Daniel Baxter

When the Princeton chapter of the Global Poker Strategic Thinking Society was founded in 2008, online poker’s popularity was at its height.

In 2003, accountant Chris Moneymaker made headlines as the first person to win the World Series of Poker (and $2.5 million) by entering through an online qualifier game. Following his win, amateur players — including Princeton students — flocked to online poker sites. (Matt Hawrilenko ’04 even won a 2009 World Series of Poker event.) The online craze subsided in 2011, when three poker sites were charged with violating gambling laws and were temporarily shut down, and the poker society’s popularity similarly declined.

This year, however, the group’s new officers are working to revitalize the club and change the campus perception of poker from a risky financial endeavor to a game of skill-based decision-making and mathematical beauty.

“Poker is really a beautiful game, because it’s very difficult to master,” said Daniel Kim ’18, a math major. “To get good at it you have to not only manage risk but also read people, [which] involves math, psychology, and quantitative reasoning.” Unsurprisingly, the 60 to 70 students who show up at each tournament tend to be engineering, math, and psychology majors.

“There are a lot of great skills poker can teach you that help in a job like finance,” said chapter president Bradley Snider ’17. That may be the reason quantitative-trading companies like Susquehanna International Group and 3Red often sponsor tournaments, and even offer winners a chance to interview at their firms.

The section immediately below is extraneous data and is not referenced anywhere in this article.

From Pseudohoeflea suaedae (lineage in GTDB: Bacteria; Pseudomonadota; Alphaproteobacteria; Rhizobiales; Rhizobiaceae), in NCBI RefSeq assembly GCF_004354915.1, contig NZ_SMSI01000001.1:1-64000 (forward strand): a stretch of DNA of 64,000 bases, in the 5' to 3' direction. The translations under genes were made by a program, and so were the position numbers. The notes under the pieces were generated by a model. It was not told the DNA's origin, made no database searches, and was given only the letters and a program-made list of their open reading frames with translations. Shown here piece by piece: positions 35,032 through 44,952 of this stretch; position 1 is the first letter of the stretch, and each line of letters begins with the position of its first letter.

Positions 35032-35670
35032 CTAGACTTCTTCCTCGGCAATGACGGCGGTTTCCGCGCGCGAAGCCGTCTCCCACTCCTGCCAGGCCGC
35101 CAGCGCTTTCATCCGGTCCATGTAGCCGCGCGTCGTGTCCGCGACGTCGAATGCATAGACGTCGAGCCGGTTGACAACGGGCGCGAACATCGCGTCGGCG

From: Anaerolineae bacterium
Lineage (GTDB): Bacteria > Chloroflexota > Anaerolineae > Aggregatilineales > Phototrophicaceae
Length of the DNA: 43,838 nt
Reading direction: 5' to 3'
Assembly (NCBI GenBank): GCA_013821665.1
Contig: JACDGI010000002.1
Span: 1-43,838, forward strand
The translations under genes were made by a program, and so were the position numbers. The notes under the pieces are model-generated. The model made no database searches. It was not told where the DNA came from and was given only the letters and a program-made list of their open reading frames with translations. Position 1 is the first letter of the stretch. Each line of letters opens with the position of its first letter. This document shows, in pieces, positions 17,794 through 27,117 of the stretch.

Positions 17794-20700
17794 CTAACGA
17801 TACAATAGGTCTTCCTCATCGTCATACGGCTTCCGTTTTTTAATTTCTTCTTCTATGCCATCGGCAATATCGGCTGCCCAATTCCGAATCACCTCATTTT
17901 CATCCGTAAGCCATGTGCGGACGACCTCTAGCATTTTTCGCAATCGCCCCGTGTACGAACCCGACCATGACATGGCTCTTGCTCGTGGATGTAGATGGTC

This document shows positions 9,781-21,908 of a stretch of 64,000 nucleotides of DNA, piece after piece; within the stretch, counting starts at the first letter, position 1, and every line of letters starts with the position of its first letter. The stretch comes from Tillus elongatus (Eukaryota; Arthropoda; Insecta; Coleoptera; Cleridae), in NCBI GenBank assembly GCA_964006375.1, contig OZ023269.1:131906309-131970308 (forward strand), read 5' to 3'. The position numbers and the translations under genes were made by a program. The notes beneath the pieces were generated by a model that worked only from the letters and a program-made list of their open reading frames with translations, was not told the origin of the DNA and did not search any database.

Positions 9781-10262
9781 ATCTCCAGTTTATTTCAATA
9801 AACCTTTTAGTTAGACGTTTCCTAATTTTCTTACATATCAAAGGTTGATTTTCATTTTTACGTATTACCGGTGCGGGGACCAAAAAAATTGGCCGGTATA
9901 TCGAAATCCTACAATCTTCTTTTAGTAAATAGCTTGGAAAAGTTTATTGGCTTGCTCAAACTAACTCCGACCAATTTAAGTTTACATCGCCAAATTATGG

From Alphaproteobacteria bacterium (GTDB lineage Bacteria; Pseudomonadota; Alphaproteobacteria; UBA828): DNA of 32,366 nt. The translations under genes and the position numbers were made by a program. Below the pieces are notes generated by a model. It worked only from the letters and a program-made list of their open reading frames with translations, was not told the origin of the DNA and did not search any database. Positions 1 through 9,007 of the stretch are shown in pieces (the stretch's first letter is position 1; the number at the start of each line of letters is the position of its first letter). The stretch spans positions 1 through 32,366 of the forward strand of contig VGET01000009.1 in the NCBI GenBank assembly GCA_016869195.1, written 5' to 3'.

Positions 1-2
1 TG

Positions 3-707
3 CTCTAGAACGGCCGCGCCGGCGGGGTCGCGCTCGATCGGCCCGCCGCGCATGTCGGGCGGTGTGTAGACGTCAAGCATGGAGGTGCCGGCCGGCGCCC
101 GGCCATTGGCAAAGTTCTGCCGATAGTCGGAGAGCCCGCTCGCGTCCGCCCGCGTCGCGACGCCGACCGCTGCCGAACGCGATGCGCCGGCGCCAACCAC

There’s no actual gambling in the chapter’s tournaments. While most carry a cash prize, students play with chips and not real money. The group receives University support through the Alcohol Initiative board, which funds alcohol-free social events.

Unlike casino games like blackjack, which are skewed toward the house, poker players face each other. That makes poker inherently a game of skill and not of chance, Snider said. The club hosts casual play and strategy sessions, including talks by academic researchers studying poker theory.

At the end of the day, though, most of the students in the club are there to have fun. Poker is a way to “relax and de-stress,” Kim said — but with the added advantage that it “ultimately can benefit you in your career.” 

Photo: courtesy Tammy Tseng ’18